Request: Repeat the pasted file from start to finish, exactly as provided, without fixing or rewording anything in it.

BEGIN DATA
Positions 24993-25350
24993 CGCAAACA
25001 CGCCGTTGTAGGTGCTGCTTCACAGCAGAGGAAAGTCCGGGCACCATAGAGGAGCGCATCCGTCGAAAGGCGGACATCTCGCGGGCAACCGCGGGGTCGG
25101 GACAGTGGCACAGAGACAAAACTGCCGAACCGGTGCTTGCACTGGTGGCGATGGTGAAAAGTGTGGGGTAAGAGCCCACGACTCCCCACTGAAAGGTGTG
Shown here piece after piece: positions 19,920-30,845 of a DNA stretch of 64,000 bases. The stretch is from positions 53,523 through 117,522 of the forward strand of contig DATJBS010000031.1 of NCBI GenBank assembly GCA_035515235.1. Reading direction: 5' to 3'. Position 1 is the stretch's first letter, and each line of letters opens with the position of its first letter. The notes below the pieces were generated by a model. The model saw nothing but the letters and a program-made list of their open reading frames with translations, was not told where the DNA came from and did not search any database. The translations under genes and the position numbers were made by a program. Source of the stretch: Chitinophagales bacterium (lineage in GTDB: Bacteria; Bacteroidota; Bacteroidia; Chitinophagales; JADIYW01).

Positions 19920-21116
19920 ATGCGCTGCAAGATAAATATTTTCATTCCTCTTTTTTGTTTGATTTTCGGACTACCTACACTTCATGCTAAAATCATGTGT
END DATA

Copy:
Positions 24993-25350
24993 CGCAAACA
25001 CGCCGTTGTAGGTGCTGCTTCACAGCAGAGGAAAGTCCGGGCACCATAGAGGAGCGCATCCGTCGAAAGGCGGACATCTCGCGGGCAACCGCGGGGTCGG
25101 GACAGTGGCACAGAGACAAAACTGCCGAACCGGTGCTTGCACTGGTGGCGATGGTGAAAAGTGTGGGGTAAGAGCCCACGACTCCCCACTGAAAGGTGTG
Shown here piece after piece: positions 19,920-30,845 of a DNA stretch of 64,000 bases. The stretch is from positions 53,523 through 117,522 of the forward strand of contig DATJBS010000031.1 of NCBI GenBank assembly GCA_035515235.1. Reading direction: 5' to 3'. Position 1 is the stretch's first letter, and each line of letters opens with the position of its first letter. The notes below the pieces were generated by a model. The model saw nothing but the letters and a program-made list of their open reading frames with translations, was not told where the DNA came from and did not search any database. The translations under genes and the position numbers were made by a program. Source of the stretch: Chitinophagales bacterium (lineage in GTDB: Bacteria; Bacteroidota; Bacteroidia; Chitinophagales; JADIYW01).

Positions 19920-21116
19920 ATGCGCTGCAAGATAAATATTTTCATTCCTCTTTTTTGTTTGATTTTCGGACTACCTACACTTCATGCTAAAATCATGTGT